Myth: The vaccine will expose me to the virus and could allow me to spreadit to other people.

Fact: mRNA and vector-based vaccines do not contain COVID-19, living or dead. They won't give you COVID-19 or cause you to shed the virus to others.

Myth: I’m young, healthy, and there’s a 99% survival rate — I don’tneed the vaccine.

Fact: The way people respond to COVID-19 is unpredictable, and this includes those who don’t knowingly have high-risk conditions. Getting vaccinated protects not only you, but also those who are close to you and people who aren’t able to get vaccinated.

Fact: Survival rates don’t give the full picture. Just because someone didn’t die from COVID-19 doesn’t mean they won’t be impacted long-term orwon’t spread it to someone who will become severely ill or die. The vaccine is like a seatbelt. You don’t think you are going to be in an accident, but it’s worth wearing so you have protection just in case.

Myth: Testing for the COVID-19 vaccine wasn’t diverse.

Fact: Trials began with small groups before expanding to much larger numbers (tens of thousands), making sure to include a wide range of people. This included people of different ages, races, sexes, and health conditions, including HIV, diabetes and lung disease.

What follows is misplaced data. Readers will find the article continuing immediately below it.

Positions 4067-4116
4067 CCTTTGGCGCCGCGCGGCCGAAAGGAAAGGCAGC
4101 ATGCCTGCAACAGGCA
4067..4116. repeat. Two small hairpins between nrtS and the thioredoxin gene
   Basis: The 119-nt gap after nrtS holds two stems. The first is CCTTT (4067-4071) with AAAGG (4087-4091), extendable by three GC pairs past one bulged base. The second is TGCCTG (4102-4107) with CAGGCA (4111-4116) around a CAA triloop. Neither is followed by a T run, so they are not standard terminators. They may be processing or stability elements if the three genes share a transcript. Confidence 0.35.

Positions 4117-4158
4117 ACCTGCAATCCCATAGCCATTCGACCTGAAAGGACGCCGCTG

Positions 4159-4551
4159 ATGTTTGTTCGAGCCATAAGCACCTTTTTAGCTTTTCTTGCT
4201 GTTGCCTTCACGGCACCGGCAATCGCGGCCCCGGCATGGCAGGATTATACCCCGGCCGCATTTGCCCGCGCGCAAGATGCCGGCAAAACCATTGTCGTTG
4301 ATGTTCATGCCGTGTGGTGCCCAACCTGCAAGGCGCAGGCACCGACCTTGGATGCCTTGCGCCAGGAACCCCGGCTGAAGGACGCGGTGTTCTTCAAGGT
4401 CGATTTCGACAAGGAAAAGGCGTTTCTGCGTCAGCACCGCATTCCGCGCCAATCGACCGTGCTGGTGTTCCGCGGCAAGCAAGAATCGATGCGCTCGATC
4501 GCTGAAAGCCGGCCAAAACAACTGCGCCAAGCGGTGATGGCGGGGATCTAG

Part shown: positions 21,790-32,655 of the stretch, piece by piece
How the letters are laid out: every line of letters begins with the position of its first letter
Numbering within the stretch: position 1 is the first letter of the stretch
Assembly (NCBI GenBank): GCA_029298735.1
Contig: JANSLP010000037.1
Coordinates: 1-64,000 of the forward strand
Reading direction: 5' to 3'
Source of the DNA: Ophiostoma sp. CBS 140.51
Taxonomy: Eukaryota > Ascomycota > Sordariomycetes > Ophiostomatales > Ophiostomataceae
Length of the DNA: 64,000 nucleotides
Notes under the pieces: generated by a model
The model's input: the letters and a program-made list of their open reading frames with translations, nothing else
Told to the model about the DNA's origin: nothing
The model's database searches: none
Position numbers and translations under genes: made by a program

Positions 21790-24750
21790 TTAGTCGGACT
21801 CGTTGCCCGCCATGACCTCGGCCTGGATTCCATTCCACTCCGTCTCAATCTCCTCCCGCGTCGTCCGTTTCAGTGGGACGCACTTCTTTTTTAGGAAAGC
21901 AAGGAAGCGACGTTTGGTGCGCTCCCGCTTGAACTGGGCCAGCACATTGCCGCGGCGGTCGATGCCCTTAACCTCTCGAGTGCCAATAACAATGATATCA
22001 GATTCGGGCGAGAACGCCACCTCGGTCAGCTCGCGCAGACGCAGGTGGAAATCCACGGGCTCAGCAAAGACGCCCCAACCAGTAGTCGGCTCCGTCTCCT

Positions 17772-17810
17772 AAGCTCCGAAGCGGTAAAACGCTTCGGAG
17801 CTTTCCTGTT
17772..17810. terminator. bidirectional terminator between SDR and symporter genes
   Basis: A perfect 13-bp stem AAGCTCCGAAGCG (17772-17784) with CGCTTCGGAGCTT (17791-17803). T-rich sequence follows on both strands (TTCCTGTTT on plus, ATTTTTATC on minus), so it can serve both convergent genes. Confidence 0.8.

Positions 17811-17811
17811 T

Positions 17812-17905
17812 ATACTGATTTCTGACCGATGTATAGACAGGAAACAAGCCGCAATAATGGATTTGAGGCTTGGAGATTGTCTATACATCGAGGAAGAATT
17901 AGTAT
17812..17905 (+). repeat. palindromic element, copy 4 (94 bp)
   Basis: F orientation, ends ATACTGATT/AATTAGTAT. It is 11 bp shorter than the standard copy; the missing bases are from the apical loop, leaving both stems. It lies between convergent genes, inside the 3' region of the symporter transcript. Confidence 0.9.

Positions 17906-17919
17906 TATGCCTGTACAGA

Myth: The COVID-19 vaccine will make me infertile.

Fact: There is no evidence that the COVID-19 vaccine would reduce your natural fertility or harm the placenta or fetus. Existing safety data and published research tell us that COVID-19 mRNA vaccines are safe before and during pregnancy.

In fact, people who are vaccinated while pregnant make antibodies that are passed on to the baby, providing some protection against COVID-19for the newborn.

Myth: The COVID-19 vaccine has severe side effects.

Fact: All medical treatments have some degree of risk. For vaccines, that risk is typically small, and many vaccineshave mild side effects. With the COVID-19 vaccine, side effects typically occur within two days and are completely over within seven days.

It’s important to know that risks reported in connection with the COVID-19 vaccine are significantly lower — and less severe — than the risks associated with contracting COVID-19 itself.

Myth: There’s still a chance of getting COVID-19 after the vaccine, so there’s no point in getting vaccinated.

Fact: No vaccination is 100% effective.

However, your chances of getting COVID-19 are much lower after vaccination, and you are much less likely to be seriously ill or have complications after vaccination. This is because your immune system is primed and ready to fight off the virus before it can cause a lot of damage.

Learn more about the COVID-19 vaccine.

COVID-19 vaccination record card with vaccine viles and needle

Get Your COVID-19 Vaccine

Vaccines keep you and your family safe and are the most effective way to prevent the spread of COVID-19. Call 773-834-8221 to schedule your vaccine appointment today at UChicago Medicine.

Get the latest updates on COVID-19 vaccination at UChicago Medicine
Emily Landon, MD

Emily Landon, MD

Dr. Emily Landon specializes in infectious disease, and serves as Executive Medical Director for infection prevention and control.

Learn more about Dr. Landon.